Texas had no right to take children from polygamists

This court case could eventually lead to the same rights for polygamists as is being demanded for homosexuals. I think that the courts are going to have a hard time differentiating these different types of relationships between consenting adults. In any case, this is just the first in a string of decisions. David Friedman has been following the case very closely. The latest developments can be seen here.

SAN ANGELO, Texas — In a ruling that could torpedo the case against the West Texas polygamist sect, a state appeals court Thursday said authorities had no right to seize more than 440 children in a raid on the splinter group's compound last month.

The Third Court of Appeals in Austin said the state failed to show the youngsters were in any immediate danger, the only grounds in Texas law for taking children from their parents without court action.

It was not clear when the children — now scattered in foster homes across the state — might be returned to their parents. The ruling gave a lower-court judge 10 days to release the youngsters from custody, but the state could appeal to the Texas Supreme Court and block that. . . . .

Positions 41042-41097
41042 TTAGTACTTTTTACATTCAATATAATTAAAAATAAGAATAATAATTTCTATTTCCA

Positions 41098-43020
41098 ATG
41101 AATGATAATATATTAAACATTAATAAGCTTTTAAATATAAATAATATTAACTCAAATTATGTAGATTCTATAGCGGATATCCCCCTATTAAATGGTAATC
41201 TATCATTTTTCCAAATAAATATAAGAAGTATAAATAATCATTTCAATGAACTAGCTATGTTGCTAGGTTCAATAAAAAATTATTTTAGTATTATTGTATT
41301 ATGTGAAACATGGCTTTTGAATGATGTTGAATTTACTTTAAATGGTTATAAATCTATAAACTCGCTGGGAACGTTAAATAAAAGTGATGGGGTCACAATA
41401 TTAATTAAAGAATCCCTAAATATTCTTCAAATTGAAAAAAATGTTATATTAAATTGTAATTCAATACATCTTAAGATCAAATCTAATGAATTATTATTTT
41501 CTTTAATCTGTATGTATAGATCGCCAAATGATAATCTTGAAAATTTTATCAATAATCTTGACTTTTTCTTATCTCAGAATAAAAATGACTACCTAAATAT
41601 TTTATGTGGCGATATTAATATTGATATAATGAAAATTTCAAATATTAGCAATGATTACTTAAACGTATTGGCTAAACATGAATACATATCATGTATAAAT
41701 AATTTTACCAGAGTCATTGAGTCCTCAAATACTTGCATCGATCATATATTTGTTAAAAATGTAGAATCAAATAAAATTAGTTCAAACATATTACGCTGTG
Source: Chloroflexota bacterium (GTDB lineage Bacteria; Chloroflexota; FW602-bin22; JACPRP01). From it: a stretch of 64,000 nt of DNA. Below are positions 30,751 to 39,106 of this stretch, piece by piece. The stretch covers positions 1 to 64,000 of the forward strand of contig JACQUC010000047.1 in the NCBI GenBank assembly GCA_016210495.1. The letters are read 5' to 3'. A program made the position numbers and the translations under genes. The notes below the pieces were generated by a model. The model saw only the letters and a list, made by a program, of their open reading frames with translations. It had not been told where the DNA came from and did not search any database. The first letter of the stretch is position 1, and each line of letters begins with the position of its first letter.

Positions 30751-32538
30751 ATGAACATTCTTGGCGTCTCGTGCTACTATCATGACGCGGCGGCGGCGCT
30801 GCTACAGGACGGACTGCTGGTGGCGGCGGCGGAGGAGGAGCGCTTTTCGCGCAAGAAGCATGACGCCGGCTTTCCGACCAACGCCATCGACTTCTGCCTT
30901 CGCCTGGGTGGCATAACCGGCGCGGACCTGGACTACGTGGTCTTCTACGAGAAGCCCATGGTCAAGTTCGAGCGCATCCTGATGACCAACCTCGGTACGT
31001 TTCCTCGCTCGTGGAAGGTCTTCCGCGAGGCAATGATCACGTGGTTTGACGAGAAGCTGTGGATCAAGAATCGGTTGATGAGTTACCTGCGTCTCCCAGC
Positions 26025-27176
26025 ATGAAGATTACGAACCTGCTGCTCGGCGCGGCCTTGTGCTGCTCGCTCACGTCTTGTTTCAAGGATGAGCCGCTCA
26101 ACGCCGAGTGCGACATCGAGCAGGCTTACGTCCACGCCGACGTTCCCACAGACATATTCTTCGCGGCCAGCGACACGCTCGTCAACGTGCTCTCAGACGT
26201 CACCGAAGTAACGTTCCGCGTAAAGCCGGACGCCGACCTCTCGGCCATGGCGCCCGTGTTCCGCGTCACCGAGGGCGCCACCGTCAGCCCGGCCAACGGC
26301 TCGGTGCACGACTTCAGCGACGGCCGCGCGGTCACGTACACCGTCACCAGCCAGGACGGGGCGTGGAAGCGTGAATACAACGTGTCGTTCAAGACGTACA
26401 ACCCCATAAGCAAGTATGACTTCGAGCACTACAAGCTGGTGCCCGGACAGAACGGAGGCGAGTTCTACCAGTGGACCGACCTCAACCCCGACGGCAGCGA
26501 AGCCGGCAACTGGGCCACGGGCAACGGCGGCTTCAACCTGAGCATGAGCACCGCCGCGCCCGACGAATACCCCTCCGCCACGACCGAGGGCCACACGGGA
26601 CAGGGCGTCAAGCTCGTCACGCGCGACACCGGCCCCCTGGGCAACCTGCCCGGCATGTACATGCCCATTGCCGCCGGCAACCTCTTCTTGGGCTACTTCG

The Houston Chronicle reports:

In the decision, the 3rd Court ruled that CPS failed to provide any evidence that the children were in imminent danger. It said state acted hastily in removing them from their families.

The agency had argued that the children on the ranch were either abused or at risk of abuse. The Texas Family Code allows a judge to consider whether the "household" to which a child would be returned includes a person who has sexually abused another child. Child welfare officials alleged that the polygamist sect's practice of marrying underage girls to older men places all its children at risk of sexual abuse.

"The existence of the FLDS belief system as described by the Department’s witnesses, by itself, does not put children of FLDS parents in physical danger," said the unanimous ruling by the three-judge panel of the 3rd Court. "Removing children from their homes on an emergency basis before fully litigating the issue of whether the parents should continue to have custody of the children is an extreme measure.



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